Trauma Can Travel Across Time and Place
A recent Boston Globe article clarified an anxiety, a despair I feel as an educator each time the news covers a traumatizing incident at a school. The article entitled, Mass Shootings Are Taking a Toll on our Mental Health, was in response to another horrific school shooting massacre in Uvalde, Texas killing 19 elementary students and 2 teachers. It’s the most recent example of the mounting carnage wrought by the political inaction of this century; a crass, immoral gun lobby; the ambiguous wording of the Second Amendment; and a continued indifference of the American voter when it comes to reforming gun laws.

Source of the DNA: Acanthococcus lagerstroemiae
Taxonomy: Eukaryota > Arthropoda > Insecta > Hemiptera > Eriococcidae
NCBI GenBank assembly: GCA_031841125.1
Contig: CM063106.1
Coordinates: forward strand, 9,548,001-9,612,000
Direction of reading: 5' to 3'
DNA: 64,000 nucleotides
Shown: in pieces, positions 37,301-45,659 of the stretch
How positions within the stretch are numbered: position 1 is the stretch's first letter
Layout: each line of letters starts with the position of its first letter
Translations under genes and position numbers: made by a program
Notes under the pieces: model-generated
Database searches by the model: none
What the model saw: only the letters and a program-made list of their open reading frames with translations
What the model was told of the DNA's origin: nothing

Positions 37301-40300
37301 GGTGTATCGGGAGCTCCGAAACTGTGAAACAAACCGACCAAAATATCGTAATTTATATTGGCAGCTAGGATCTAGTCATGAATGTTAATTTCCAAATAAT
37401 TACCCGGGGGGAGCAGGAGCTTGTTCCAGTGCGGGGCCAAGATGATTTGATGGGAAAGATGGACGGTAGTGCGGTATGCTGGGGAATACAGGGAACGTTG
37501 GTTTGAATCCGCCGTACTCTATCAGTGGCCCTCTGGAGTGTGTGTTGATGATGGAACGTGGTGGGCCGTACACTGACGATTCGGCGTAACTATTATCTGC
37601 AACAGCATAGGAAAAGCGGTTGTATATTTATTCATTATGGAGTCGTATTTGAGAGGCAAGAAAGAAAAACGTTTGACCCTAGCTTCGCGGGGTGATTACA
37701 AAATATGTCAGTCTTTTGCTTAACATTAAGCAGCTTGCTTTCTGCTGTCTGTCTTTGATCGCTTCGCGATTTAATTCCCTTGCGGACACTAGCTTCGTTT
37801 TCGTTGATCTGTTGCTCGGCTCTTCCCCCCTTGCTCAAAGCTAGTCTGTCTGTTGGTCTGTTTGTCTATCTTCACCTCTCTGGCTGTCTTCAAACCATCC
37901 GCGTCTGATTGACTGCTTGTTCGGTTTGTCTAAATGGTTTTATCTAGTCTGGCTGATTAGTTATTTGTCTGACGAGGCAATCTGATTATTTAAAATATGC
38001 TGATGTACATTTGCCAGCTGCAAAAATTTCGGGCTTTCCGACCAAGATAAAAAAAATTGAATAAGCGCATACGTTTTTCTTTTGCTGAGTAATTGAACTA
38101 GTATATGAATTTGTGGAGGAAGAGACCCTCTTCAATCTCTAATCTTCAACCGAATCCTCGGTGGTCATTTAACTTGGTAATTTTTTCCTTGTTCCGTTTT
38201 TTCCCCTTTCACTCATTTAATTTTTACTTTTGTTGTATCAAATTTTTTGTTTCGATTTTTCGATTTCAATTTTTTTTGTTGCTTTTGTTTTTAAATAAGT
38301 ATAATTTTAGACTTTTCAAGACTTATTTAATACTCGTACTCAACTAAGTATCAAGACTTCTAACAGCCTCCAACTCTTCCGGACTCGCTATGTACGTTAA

My anxiety and despair is visceral when it comes to schools, teachers and students. As the Globe article pointed out, “No matter how far removed we might personally be from the events, experts say, they still take a toll on our mental health… It can be very personal even if it’s a distant experience.” I felt this way 23 years ago as a first year principal when news broke of the Columbine, Colorado shooting on April 20, 1999 taking 15 lives and injuring 24 others. We had a scheduled school board meeting that evening and the published agenda seemed trite. The discussion quickly turned to school safety concerns we seemingly never had to think about previously. However, from that day to the present, schools have had to continually ramp up safety awareness and active shooter drills. Schools have been hardened and police officers added, yet school shootings proliferate as weapons of war easily fall into the hands of teenagers who can legally purchase and carry guns in too many states across the country. Each school shooting is a subliminal reminder that no matter the distance, your school or community could be next.